Just when we are wringing our hands about the state of our nation’s leadership in the world, I found a reason to be hopeful.
Countries that are often at odds are actually collaborating on how to promote global understanding and knowledge of our children – our future leaders.
This collaboration will become public worldwide when PISA – the preeminent international testing organization – finds out the level of global competence of students.
PISA stands for Programme for International Student Assessment, and is an initiative of the Organisation for Economic Cooperation and Development (OECD), a group first created to oversee the Marshall Plan and the reconstruction of the European continent after WWII. Because of its success, the organization was made permanent with Canada and the United States among the first formal members in 1961.
When people talk about how countries compare on how well educated their children are, they’re using the results of the PISA assessments.
PISA tests are given to a cross section of 15-year-old students every three years. In 2015, students were tested in science, math, reading, collaborative problem solving and financial literacy. More than half a million students from 72 countries were assessed in the most recent round.
The plan to test global knowledge has been in the works for a while. In 2015, 193 United Nations member countries committed to achieving 17 Sustainable Development Goals. “Quality Education” is number 4. This prompted the PISA to devise a way to test students’ global competence as a benchmark to guide the work on how to increase their knowledge and skills.
Sounds good, but what is global competence?
PISA uses this definition:
…the capacity to examine local, global and intercultural issues, to understand and appreciate the perspectives and world views of others, to engage in open, appropriate and effective interactions with people from difference cultures, and to act for collective well-being and sustainable development.
It would be interesting to test our elected leaders on their global competence based on this definition. Perhaps it should be a prerequisite to making decisions on behalf of the citizens of any country.
Global competence is more than just knowing a bunch of facts about countries. It takes a mindset that recognizes one’s environment is larger than the limits of our own hometown and that the decisions we make here can have long-lasting impact everywhere.
This PISA assessment will enter a somewhat new frontier, recognizing that just like there are basic concepts to learn in order to analyze complex mathematical problems, there are skills and knowledge necessary to consider and resolve complicated global situations.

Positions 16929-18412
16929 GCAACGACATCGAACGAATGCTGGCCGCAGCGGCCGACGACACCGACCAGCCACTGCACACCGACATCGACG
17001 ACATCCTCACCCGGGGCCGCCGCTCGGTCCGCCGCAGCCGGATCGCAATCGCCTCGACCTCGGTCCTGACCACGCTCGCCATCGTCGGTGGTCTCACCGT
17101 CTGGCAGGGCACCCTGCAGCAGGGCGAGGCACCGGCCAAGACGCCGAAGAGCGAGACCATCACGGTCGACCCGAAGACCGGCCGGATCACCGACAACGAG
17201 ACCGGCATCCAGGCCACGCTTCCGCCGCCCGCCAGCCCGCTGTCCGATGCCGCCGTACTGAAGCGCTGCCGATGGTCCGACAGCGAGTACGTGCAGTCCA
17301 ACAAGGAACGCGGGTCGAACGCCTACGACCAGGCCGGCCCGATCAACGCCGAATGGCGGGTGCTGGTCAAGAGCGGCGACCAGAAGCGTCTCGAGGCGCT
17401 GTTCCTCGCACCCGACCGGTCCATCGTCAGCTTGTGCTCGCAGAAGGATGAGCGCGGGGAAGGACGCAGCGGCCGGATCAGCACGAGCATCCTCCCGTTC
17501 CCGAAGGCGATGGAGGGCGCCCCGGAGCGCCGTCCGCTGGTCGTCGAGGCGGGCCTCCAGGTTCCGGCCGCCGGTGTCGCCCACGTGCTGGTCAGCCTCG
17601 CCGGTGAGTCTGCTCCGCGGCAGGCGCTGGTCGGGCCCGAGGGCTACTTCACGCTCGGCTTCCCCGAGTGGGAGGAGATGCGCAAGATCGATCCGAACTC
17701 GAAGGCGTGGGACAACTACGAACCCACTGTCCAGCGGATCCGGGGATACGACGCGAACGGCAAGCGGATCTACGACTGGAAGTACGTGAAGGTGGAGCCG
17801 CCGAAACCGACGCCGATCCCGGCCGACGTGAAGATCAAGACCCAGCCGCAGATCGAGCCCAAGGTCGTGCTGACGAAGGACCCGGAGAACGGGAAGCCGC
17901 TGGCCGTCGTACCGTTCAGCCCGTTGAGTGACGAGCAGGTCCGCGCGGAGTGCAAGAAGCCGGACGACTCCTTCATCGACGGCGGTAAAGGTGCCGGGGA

PISA will include a cognitive section that will focus “the combination of background knowledge and cognitive skills required to solve problems related to global and intercultural issues.”
There are four cognitive processes that the test will measure in students:
- The capacity to evaluate information, formulate arguments and explain complex situations and problems,
- The capacity to identify and analyze multiple perspectives and world views,
- The capacity to understand differences in communication, and
- The capacity to evaluate actions and consequences.
The goal of the new assessment is, of course, to impact schools, so teachers and principals will be tested too. They will be surveyed about their practices regarding global issues and cultural understanding.
The test will also ask students to report on their experiences and attitudes, to find out how students differ across the globe in what they know and what they think about the world.
This alliance of world leaders working with PISA recognizes that our future depends on our children. What they learn now in school will make the difference in how they interact with people different from them.
Andreas Schleicher, Director of the OECD Directorate for Education and Skills calls the UN’s 17 Sustainable Development Goals a “shared vision of humanity.” He says education is key to meeting those goals:
“The extent to which that vision becomes a reality will depend on today’s classrooms; and it is educators who hold the key to ensuring that the (goals) become a real social contract with citizens. Goal 4, which commits to quality education for all, is intentionally not limited to foundation knowledge and skills such as literacy, mathematics and science, but places strong emphasis on learning to live together sustainably. But such goals are only meaningful if they become visible.”
Here’s hoping that the PISA assessment and the work it supports will make global competence a uniformly accepted, critical element of our education system. Our future depends on it.
To find out more:
Preparing Our Youth for an Inclusive and Sustainable World: The OECD Global Competence Framework
The 17 Sustainable Development Goals of the United Nations